I agree their approach is scalable and IPOR is an all-weather product. Would be really cool to establish a crypto native LIBOR/SOFR that acts as a benchmark for yield markets.

I think treasuries as collateral will exist in on-chain environments. When that happens is really up to market demand i.e. the demand to borrow against treasuries in stablecoins to deploy into on-chain strategies

Sure, the way FIs use leverage against their treasuries is not possible via crypto today. I think as the opportunity set expands and markets like Aave allow owners of tokenized treasuries to lever up against it, this just naturally happens. Having low vol collateral that is earning yield in the back is pretty helpful inside crypto -- where collateral tends to be subjected to 20-40% drawdowns fairly often.

I also agree the current approach to RWAs is not exciting -- as you can tell from the post!

Maple, imo, is positioned very well to take advantage of private credit opportunities by allowing credit managers to access crypto capital.

Not particularly, it's tough to deviate from the set playbook of having asset owners tokenize their portfolio to access crypto-centric liquidity against it

Maybe one day, we'll be able to migrate AAPL shares to Ethereum to borrow DAI against. But i doubt that happens anytime soon :D

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"However, it’s meaningfully slower than most protocol bridges."

Can the use of CCTP override the 7 day waiting period of bridging from ORUs to ETH using the native bridge?

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"which means that the basic Uniswap routing algorithm will not take advantage of all of the v4 pools."

Seems to be the biggest uncertain puzzle piece of v4 (the routing logic)

I don't quite understand why they would want liquidity for a single pair to be get fragmented across so many pools without the means to integrate them all.

Seems like v4 improves flexibility for LPs but UniswapX + routing uncertainty degrades the experience more than v4 benefits them, leading to a net negative effect on LPs.

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"The shift to an RFQ model will basically turn LPs of liquid AMMs into “toxic exhaust” for the fillers."

If users eventually flock to platforms like UniswapX (reasonable assumption) and LPs all get stuck with massive amounts of toxic flow, do you think we eventually see on-chain native markets crumble in terms of liquidity?

In the scenario that UniswapX results in a large reduction of Uniswap Protocol liquidity, do these RFQ systems then just became a means of accessing CEX liquidity from on-chain environments?

I think the default thesis here is "new is always better", so I agree that fresh NFTs are likely to be the center of capital flows in this sector.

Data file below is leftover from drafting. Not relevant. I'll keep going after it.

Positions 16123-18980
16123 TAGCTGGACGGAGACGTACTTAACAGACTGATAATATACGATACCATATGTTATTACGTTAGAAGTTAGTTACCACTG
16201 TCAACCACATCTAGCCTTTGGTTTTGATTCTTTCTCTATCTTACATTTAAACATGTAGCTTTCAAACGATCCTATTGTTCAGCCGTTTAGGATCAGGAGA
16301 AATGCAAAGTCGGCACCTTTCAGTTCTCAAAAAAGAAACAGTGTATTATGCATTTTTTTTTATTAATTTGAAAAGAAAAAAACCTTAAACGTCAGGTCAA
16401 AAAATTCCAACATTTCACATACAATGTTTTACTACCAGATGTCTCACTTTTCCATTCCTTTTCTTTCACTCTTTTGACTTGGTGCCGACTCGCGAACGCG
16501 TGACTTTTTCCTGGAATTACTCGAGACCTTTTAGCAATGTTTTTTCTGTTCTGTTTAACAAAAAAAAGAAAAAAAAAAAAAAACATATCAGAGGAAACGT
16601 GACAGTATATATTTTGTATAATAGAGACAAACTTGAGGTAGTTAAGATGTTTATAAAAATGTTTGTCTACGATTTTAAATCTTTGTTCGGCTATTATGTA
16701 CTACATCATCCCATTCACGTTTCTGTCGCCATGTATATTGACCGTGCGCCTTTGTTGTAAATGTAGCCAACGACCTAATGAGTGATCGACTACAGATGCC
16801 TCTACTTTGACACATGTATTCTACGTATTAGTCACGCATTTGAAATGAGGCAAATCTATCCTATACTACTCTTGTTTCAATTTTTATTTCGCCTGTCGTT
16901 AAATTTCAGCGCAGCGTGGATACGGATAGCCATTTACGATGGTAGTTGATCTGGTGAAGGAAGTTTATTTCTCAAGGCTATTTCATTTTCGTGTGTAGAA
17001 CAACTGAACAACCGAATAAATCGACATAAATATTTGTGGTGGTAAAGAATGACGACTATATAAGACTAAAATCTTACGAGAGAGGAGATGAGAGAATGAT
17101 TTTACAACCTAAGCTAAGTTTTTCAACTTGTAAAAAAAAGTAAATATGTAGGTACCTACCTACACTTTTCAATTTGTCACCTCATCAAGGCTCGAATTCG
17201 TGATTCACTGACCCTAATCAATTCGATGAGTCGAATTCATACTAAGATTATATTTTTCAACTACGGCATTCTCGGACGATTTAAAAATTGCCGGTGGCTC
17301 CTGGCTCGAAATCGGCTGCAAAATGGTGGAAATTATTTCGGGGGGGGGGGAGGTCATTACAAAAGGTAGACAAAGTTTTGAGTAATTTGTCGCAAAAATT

I think the leverage-effect on NFTs like Punks is specifically why ppl are ignoring them now. Cuz when ETH goes down, they go down more.

I tend to agree they exhibit similar price movement to the last cycle this time around too, given how deeply entrenched they are in Ethereum culture

Talking Punks specifically here

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"4x to 1000x+ market opportunity."

From a selection perspective, are there specific criteria a collection needs to have to give it a higher chance of being a top performer?

No, i think the move to a more decentralized architecture means they no longer have to try and be "compliant" since dYdX Trading, Inc is no longer centrally running/maintaining the tech

It's a very subjective viewpoint tbh. Like Gutz said, many believe the nature of PoW networks offers stronger security guarantees.

My personal viewpoint is different. Ethereum, as the largest network by organic security budget, would be my pick at the moment for the most secure DA layer

Cool post sir

Beyond the obvious "it helps build liquidity", trying to think through why this is better than vanilla "one-token-one-vote"

I think it introduces some weird mechanics. Balancer 80-20 pools auto adjust your tokens if you deposit a single asset. Meaning if you deposit 100% in one token, 20% of that is sold for the second token to keep the pool ratio balanced (reducing your exposure to the core asset)

To me, it seems like an unnecessary point of friction for governance (which is already very poor in turnout)

Any thoughts on why this is an attractive model? Happy to change my mind ofc!

Will try to answer as best as I can given i have a smol brain

Leaving inscriptions aside, the surface-level logical conclusions you come to when thinking about Bitcoin as a DA layer for validity proofs (ZK rollups) is that the costs are pretty high

But I remember coming across a snippet from a Twitter space a while back where John Light, who has spent a ton of time exploring rollups on Bitcoin, said he actually thinks Bitcoin could serve as a strong DA layer for validity proofs

( https://twitter.com/ercwl/status/1584721046321565697 )

I think the ultimate thesis of this is that Bitcoin stops being a consumer-facing layer and becomes the ultimate DA layer, but i am unsure of how viable this is

Ashwath has not authored any research reports yet.